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Hidden Worlds


Unexpectedly Nearby

By the time I had photographed Dreamed Brook I had already become amazed at what I found along major highways and ordinary roadsides. Then I met John Hanson Mitchell . He was writing the essay to accompany my photographs of the area around Beaver Brook in Littleton, Massachusets that was to appear in New England Monthly magazine. This area included “Scratch Flats” where John had built his own Carpenter Gothic house.

I began reading his book Ceremonial Time and came upon this passage:

“Wilderness and wildlife, history, life itself, for that matter, is something that takes place somewhere else, it seems. You must travel to witness it, you must get in your car in summer and go off to look at things which some ‘expert,’ such as the National Park Service, tells you is important or beautiful, or historic. In spite of their admitted grandeur, I find such well-documented places somewhat boring. What I prefer, and the thing that is the subject of this book, it that undiscovered country of the nearby, the secret world that lurks beyond the night windows and at the fringes of cultivated back yards.”

From this passage came the idea of “the hidden world of the nearby” which seemed to describe what I was doing and inspired this verse:

Out of the corner of my eye
in the hidden world of the nearby—
untended gardens thrive
and pass from time, unnoticed.

and so I adopted The Hidden World of the Nearby as the title for my collection of imges.

The idea of something hidden yet nearby triggered many images of things, phenomena, etc. that were nearby but unnoticed and eventually even parts of ourselves including our ability to look and to see, or even consciousness itself, as profoundly mysterious.

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In subsequent reading I found this to be true of much of what the mind does: we experience life, we have sentience, but no one–and I mean the best brain scientists–has a clue how it happens.

This in turn has affected deeply how I think about life, its origin and meaning and ironically, it coincided with my life-long interest in cosmology: how was the universe born and how, subsequently did we evolve in the way we did which now has led to my wondering about how humanity understands (or doesn’t understand) itself. And that in turn made me realize how much of what humanity thinks it understands but on further inspection is based on relegious thinking from centures ago. Humanity, it seems, has not kept up with what science has learned about the universe and about the evolution of the human mind. From my perspective we are not a modern, advanced society but a civilization still with much to learn about itself to the point that it is destroying the very earth on which it lives. Then irony of ironies, as I began to notice the effects of climate change on what I was photographing, that I was documenting the calamity of our backward thinking on the very future of our civilization.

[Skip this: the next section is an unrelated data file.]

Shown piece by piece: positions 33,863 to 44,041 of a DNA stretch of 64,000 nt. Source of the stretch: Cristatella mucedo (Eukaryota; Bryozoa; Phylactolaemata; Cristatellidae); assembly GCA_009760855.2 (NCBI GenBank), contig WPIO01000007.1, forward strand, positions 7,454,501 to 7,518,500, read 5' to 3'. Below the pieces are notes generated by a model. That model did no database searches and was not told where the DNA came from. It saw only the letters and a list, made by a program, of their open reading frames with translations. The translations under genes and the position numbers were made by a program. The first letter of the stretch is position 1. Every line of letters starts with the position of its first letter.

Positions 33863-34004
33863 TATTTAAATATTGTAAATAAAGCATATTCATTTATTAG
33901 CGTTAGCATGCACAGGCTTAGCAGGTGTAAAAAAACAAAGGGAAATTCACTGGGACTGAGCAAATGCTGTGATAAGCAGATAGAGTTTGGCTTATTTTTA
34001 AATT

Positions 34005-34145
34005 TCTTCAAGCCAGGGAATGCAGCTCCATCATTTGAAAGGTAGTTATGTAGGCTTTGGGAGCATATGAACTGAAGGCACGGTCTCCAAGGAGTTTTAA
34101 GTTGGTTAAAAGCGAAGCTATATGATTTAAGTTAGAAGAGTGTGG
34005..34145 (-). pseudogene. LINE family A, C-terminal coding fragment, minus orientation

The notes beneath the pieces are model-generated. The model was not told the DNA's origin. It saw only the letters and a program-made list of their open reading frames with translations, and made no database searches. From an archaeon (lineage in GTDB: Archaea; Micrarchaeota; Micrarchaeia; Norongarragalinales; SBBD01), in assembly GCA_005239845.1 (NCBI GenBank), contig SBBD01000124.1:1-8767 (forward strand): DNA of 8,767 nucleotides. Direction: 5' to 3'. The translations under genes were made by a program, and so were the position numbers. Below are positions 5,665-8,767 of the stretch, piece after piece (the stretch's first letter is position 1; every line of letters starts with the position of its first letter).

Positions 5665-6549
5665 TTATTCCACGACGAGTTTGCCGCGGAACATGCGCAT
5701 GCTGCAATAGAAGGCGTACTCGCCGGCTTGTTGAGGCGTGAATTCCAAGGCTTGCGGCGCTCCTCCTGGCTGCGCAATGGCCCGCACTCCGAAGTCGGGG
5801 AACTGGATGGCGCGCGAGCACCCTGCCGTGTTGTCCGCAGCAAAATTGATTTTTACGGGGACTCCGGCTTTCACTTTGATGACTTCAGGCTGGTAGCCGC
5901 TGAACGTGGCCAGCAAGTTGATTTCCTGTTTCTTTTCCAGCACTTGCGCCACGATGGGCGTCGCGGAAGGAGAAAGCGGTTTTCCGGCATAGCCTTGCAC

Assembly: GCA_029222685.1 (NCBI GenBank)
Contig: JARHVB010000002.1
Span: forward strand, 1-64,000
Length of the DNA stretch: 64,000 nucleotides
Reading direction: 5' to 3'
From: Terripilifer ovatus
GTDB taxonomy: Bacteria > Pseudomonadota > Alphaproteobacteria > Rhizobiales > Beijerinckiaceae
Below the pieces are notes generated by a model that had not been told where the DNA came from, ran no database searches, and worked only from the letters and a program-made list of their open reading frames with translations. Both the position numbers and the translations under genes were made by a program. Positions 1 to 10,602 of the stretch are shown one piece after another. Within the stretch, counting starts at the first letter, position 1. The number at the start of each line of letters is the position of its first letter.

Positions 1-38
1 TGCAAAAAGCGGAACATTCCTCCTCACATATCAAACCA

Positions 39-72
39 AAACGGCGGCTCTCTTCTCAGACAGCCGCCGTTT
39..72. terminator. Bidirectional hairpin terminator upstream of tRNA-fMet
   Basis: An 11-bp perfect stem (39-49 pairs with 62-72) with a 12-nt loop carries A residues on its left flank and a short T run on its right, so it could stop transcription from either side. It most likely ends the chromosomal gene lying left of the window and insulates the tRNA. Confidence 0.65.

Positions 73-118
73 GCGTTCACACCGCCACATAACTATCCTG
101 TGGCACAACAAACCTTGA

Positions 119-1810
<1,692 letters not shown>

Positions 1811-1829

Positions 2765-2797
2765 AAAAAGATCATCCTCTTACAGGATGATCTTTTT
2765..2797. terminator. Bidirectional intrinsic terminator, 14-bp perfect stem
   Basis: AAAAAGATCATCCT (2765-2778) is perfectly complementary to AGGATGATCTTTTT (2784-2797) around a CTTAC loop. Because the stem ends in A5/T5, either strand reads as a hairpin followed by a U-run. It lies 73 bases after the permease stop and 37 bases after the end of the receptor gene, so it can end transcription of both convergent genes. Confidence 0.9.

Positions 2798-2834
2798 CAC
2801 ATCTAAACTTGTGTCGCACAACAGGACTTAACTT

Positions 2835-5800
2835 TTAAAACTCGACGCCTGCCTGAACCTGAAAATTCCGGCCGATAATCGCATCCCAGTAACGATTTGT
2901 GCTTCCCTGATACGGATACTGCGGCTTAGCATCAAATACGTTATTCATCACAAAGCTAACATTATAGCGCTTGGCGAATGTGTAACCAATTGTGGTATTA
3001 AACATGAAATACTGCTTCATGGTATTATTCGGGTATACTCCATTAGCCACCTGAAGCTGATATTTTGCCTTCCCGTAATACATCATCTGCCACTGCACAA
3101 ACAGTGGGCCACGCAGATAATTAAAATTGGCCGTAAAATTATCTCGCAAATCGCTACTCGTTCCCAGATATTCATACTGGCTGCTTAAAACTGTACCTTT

Climate


Signs of the times

Over the years that I was photographing the landscape, I began paying more attention to what happened on what date. Spring, for me, began about April 25th and continued until late May. Fall about September 25th when it was time to head north.

Fall ended on October 22nd (my sister’s birthday). If I hadn’t captured fall foliage by that time, I was too late.

November was invariably rainy and cold and I could count the number of sunny days on the fingers of one hand. But decades ago I had begun to notice subtle changes. Places I went every fall seemed to have colors not quite so vivid, and this change became more and more obvious until in 2002, as I was completing photography for my book The Illuminated Walden I noticed the scarcity of brilliant red maples.

Now, there is little or no fall in this area. Autumn leaves many more leaves on our trees, and rainy November is gone. It may well return just as snow has returned with a vengence and rainfall per storm has gone up. All the result of air that holds more moisture because it is warmer.

The two photographs below were taken on the ame date a dozen years apart. Although it is one example that may be an anomaly, it does represent my experience. The brilliant red tree is the last of such trees I photographed again in this area. The panoramic is of all of Walden Pond from about the site of the red tree, but years later. There was virtually no red to be seen.

Sunset Through Red Leaves, Walden Pond I
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